Each visit will require a consultation where you will be asked a few medical heath questions. We will photo graph the lesion and measure for our records. Consent forms have to be signed prior to any treatment.
What does the procedure involve?
The procedure itself only lasts a couple of seconds; the precise time depending on the thickness and size of the lesion. The frozen skin becomes white and takes one to two minutes to thaw to normal skin temperature. The process is repeated once the skin has thawed out.
Over the proceeding few days a scab will form, and this will take one to two weeks (and occasionally a little longer, especially on the legs) to come away.
Depending on the nature of the lesion, more than one treatment may be necessary, and this is usually repeated at regular intervals.
How should the treated area be cared for.?
It is usually suggested that the treated area be kept dry for 24 hours
It is important not to pick at the scab, as this will encourage scarring. A dressing or a plaster is not usually necessary or may be advisable if the treated area is prone to being traumatized or rubbed by clothing.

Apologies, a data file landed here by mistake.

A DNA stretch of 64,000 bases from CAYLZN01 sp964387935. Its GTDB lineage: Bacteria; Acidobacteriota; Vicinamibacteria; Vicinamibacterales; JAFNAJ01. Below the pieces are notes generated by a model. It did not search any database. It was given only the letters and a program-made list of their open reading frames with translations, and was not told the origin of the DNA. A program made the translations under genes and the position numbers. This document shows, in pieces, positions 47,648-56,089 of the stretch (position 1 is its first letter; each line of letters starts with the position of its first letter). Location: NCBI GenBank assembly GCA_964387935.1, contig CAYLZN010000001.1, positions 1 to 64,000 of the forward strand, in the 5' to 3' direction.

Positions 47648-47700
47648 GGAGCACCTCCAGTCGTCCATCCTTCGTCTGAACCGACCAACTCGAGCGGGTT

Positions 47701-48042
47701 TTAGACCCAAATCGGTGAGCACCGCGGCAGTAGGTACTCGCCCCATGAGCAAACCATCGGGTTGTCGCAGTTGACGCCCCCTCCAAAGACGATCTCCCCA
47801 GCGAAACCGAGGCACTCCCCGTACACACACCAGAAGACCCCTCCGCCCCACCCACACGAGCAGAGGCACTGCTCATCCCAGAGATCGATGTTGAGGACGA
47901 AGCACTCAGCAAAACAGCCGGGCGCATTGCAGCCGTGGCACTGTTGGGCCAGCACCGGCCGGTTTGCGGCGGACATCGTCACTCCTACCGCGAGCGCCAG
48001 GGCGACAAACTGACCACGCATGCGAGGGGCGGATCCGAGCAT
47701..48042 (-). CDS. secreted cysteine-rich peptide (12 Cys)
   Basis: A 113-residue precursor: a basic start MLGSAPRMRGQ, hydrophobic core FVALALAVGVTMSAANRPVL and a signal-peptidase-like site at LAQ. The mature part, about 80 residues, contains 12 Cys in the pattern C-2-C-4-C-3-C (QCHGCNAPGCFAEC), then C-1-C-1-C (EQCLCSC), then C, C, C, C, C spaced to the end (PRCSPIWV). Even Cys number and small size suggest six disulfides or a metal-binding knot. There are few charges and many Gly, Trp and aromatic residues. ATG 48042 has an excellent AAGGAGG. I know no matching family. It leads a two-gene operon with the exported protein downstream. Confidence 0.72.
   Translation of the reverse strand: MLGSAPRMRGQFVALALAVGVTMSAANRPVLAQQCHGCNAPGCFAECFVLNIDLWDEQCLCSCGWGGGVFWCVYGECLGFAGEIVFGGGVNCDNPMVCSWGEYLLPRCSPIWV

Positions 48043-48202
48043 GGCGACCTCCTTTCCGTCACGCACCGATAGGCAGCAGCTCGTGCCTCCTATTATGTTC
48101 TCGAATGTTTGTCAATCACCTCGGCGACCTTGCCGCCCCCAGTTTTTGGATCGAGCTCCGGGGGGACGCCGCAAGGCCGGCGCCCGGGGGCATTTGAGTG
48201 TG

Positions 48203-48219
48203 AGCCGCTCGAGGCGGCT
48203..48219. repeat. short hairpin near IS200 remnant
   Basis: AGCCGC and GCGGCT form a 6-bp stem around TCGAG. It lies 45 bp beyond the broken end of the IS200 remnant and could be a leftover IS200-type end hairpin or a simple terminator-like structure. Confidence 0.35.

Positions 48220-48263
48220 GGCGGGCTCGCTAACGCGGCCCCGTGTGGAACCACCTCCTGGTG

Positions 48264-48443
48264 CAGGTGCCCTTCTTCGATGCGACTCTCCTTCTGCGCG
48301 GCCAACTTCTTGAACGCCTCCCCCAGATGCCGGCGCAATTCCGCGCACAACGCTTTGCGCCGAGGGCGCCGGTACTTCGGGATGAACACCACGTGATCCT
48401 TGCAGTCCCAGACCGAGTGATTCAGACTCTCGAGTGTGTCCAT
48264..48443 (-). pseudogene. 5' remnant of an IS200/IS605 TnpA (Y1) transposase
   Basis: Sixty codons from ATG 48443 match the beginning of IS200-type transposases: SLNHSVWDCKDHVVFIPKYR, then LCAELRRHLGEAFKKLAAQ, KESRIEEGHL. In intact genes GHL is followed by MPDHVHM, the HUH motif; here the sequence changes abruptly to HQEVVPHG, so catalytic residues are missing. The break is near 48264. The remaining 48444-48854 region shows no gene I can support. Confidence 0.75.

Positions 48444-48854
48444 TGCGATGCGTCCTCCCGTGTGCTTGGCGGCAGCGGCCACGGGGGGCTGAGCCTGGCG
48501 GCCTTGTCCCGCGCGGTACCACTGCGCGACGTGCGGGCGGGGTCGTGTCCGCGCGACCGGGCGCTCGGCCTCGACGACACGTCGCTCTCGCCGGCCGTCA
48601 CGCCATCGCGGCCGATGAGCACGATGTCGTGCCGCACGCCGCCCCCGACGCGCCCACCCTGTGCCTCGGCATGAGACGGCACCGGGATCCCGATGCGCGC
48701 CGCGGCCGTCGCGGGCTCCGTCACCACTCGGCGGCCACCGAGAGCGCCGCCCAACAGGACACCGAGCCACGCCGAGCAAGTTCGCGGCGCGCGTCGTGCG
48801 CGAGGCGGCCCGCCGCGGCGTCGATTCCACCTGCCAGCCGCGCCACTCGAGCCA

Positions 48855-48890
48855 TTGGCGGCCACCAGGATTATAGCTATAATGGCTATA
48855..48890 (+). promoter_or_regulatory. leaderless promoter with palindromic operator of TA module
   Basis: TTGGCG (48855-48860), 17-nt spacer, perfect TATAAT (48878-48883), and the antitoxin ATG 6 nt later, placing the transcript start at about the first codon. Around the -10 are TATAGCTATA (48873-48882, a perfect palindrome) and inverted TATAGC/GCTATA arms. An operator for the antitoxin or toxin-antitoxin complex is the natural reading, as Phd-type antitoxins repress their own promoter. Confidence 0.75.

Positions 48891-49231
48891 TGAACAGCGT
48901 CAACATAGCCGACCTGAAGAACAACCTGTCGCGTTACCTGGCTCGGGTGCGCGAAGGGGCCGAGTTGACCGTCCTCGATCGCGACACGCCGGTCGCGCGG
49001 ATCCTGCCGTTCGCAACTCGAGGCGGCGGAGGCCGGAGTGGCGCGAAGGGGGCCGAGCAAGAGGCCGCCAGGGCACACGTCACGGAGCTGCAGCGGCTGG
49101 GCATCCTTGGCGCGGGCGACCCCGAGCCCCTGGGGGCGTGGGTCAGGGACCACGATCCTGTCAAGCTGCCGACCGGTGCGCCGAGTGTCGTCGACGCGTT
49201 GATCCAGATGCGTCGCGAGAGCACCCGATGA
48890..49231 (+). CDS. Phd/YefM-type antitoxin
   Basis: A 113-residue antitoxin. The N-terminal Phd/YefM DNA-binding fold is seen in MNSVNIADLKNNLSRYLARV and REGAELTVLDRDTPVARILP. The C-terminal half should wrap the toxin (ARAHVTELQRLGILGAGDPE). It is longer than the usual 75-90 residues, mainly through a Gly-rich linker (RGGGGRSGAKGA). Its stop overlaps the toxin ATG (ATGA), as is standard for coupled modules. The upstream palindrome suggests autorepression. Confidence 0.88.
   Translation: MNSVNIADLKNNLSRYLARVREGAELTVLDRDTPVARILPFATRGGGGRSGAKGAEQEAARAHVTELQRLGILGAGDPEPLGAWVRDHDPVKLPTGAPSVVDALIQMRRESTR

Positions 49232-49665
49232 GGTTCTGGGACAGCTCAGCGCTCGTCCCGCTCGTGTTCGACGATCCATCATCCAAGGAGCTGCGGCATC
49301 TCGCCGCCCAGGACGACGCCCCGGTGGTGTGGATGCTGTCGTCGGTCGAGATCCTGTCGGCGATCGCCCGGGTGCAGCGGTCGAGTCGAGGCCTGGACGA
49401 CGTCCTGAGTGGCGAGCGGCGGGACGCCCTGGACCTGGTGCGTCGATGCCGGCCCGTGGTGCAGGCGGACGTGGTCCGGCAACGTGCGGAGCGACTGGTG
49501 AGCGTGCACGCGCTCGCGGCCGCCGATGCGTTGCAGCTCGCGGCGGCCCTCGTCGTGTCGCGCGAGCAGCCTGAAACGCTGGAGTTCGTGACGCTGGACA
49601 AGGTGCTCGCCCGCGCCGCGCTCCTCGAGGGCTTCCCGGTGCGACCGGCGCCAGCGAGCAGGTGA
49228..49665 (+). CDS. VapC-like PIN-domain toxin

What are the side effects of this treatment?
Immediate side effects.
- Pain – cryotherapy is usually well-tolerated but can sometimes be painful if a deep freeze has been necessary. This discomfort can occur both at the time of treatment and for a variable time afterwards.
- Swelling and redness – this is a normal immediate response to freezing the skin, and usually settles after two to three days. For a short while the treated area may ooze a little. Cryotherapy close to the eyes may induce prominent puffiness of the lower eyelids which settles within days.